September 23, 2010

Local Transport

First rule: when in Indonesia, let the Indonesians drive you.  

We drove ourselves around Ghana a lot of the time, but even there we let Duke do the tricky parts.

Indonesia is an entirely different matter.  Plenty of expats drive themselves here, and a small number of them are actually able to do it well, but it's just not worth the frustration and risk.  

Four things complicate the driving experience here- right hand drive (left side of the road), massive, and I mean massive, traffic loads (including using the stripes as guidelines rather than lanes), the language barrier, and thousands of random, suicidal motorcyclists.

We have driven on the left (when we lived in Australia), we have driven in demolition derby traffic (when we lived in Africa), but we cannot speak enough Bahasa yet to read all the signs or talk our way out of an altercation, and the motorcycles... well, think of a video driving game where you not only have to drive like a stunt man, you have to avoid random motorcyclists who weave through traffic like crazed mosquitoes.   

Ted and I accepted the company provided car and driver with thanks, and now sit placidly in the back seat reading or having a conversation while Ivan expertly navigates us to our requested destination.  We are independent, but not stupid.  

Now, on workdays our driver has an eleven hour day (not including his personal commute) just ferrying Ted around, but we like to go out to dinner on Friday, and there's the rub.  

Our solution last Friday was to get a ride to dinner and then release our driver and take a taxi home.  It was a good plan and made our driver visibly happy so all was well.

We had a really nice dinner, and relaxed at an upstairs window table watching the world go by for a couple of hours, then found ourselves in the parking lot, on our own, in a hot humid country with no sidewalks and narrow streets, in the dark.  

We did not see any taxis around and as Ted checked his phone for the taxi number I spotted a long line of bajaj-mobiles. This picture is of a nice new shiny bajaj- at least compared to most, but you get the idea...

We were only about 1.5 miles from home and we quickly decided it was time to start living Indonesian.

The bajaj rank was on the street just outside the parking lot, and we walked up to the first one in line. Its driver hopped up to speak with us and we agreed on a price of 20,000 rupiah (about $2.25).  That's more than twice what a local would pay, and just a dollar or so less than a real taxi with doors and AC would cost, but he was there, he was willing, and we were fueled with beer courage.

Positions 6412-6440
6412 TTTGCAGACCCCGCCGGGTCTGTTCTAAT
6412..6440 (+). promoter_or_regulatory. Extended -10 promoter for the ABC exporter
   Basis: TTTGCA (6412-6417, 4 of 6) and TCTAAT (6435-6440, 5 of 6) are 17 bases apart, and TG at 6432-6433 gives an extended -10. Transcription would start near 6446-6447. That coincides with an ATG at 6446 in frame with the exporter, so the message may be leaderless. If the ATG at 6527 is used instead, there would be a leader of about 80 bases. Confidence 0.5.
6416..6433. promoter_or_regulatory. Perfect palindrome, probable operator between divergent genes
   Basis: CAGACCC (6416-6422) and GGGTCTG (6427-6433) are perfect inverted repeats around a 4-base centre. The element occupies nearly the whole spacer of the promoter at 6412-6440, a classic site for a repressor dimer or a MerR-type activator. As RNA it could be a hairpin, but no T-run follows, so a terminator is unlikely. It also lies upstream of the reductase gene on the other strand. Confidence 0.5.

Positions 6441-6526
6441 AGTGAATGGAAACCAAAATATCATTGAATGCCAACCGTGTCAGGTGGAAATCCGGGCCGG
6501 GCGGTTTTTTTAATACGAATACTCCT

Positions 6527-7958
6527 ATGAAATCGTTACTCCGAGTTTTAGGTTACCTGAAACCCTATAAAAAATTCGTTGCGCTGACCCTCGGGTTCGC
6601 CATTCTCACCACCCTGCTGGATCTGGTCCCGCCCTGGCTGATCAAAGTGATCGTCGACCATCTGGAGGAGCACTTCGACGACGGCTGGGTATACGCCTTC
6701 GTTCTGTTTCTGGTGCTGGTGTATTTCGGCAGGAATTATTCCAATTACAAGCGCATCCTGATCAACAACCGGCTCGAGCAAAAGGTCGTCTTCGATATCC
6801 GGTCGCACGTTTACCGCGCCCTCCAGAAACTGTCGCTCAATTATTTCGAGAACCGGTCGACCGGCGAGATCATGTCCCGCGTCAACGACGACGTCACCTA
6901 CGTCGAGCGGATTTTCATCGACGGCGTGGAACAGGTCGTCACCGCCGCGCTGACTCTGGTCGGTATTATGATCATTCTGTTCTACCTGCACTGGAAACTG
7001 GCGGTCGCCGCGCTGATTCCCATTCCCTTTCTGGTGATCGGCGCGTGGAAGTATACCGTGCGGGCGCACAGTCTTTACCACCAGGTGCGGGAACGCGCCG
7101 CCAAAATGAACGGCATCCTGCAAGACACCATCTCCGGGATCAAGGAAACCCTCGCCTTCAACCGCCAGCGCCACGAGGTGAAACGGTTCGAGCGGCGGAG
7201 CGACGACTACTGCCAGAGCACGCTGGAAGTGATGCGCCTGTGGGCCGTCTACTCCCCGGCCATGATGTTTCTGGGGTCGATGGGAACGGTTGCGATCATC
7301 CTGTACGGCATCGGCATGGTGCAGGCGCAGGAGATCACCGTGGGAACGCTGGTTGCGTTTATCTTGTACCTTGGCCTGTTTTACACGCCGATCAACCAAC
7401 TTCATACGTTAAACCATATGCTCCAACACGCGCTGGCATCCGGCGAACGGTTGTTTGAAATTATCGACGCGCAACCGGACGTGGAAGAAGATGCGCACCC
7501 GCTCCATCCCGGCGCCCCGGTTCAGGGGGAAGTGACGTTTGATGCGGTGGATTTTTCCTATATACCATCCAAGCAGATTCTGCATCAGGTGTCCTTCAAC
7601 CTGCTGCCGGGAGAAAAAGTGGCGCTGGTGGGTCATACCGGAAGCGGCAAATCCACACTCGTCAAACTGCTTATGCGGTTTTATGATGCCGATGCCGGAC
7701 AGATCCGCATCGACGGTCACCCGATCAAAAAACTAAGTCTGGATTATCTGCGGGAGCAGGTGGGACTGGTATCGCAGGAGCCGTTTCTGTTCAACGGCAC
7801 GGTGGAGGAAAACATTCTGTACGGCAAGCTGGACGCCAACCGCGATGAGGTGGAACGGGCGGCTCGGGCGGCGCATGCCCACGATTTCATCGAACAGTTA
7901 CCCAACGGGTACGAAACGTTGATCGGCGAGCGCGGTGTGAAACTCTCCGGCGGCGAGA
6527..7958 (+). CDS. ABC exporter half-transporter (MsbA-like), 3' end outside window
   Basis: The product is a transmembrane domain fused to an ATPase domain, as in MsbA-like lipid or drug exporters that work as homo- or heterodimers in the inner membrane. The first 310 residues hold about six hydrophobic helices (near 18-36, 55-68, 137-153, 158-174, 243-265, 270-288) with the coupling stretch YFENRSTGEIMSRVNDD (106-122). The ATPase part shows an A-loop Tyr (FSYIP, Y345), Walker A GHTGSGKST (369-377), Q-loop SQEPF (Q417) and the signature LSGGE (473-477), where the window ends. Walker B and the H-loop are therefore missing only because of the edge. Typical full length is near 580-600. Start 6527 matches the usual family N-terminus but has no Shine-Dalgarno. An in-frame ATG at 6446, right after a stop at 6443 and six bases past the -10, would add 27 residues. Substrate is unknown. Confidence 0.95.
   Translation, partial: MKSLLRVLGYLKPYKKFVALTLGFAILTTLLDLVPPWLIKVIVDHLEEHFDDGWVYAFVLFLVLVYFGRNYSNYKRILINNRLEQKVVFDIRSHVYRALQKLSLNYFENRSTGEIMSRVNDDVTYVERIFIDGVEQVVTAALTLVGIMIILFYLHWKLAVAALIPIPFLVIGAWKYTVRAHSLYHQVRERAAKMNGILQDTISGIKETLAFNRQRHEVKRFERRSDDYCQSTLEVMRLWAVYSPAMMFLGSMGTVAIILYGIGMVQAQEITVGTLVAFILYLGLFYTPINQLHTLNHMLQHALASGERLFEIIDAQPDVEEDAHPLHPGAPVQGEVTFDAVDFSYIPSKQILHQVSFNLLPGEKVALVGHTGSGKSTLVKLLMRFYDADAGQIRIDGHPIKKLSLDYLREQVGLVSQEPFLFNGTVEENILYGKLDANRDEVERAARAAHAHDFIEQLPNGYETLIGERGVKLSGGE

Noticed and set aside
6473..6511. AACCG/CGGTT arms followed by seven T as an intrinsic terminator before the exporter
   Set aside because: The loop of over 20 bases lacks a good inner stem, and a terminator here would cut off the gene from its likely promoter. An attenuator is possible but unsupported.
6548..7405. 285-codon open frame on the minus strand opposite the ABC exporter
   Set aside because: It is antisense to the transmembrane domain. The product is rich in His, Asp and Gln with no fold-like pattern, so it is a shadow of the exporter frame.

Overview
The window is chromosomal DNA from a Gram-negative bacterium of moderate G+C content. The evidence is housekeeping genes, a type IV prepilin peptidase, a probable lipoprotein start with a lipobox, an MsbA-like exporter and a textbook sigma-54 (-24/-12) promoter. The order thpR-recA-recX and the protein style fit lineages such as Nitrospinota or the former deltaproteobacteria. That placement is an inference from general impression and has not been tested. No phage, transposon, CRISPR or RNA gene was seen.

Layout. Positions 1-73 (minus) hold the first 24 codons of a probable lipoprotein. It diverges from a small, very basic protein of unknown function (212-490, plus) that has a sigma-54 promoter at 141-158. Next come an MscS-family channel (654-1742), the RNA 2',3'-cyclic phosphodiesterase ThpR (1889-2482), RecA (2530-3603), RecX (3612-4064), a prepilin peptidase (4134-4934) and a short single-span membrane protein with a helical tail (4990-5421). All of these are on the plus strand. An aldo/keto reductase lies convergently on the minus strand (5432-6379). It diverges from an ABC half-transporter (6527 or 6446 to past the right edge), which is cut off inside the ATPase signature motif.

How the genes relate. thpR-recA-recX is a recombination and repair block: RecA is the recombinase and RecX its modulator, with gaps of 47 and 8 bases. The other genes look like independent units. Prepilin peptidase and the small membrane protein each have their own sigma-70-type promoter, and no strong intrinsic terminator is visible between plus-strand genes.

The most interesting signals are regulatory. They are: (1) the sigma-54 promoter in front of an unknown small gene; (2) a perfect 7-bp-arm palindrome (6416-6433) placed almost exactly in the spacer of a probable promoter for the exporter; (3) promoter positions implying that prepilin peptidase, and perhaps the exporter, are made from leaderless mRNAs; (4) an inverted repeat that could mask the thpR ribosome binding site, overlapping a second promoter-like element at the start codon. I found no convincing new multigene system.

We climbed in, being careful not to make the tears in the plastic upholstery worse, and our driver slammed the little half door and jumped into his seat over the single front wheel.  He has a handle bar instead of a steering wheel, and as we waited breathlessly for our ride to begin he leaned down, grabbed the same kind of pull cord you see on outboard motors and gave it a yank.  Vrooooom!  Gentleman, start your engine.  

As we headed home, making go cart noises and belching blue smoke, we found it hard to believe we had just voluntarily climbed into this tiny spewing multi-passenger lawnmower.  We were out in traffic with all the cars and motorcycles,  imitating a rolling speed bump as we lurched down the left side of our neighborhood streets... 

There is a fairly good hill between our house and the restaurant, and I wasn't sure we were going to make it all the way up as we lost speed and the engine slowed, but, surprise!, our bajaj had a lower gear and we crested the hill with putt to spare.  

The street our house is on is very narrow and hard to point out, so we had him let us off at the corner and we walked the half block to our house with our butts still vibrating and stupid grins on our faces.  

September 20, 2010

Little Bits 1.0

Just a short note to share a chuckle.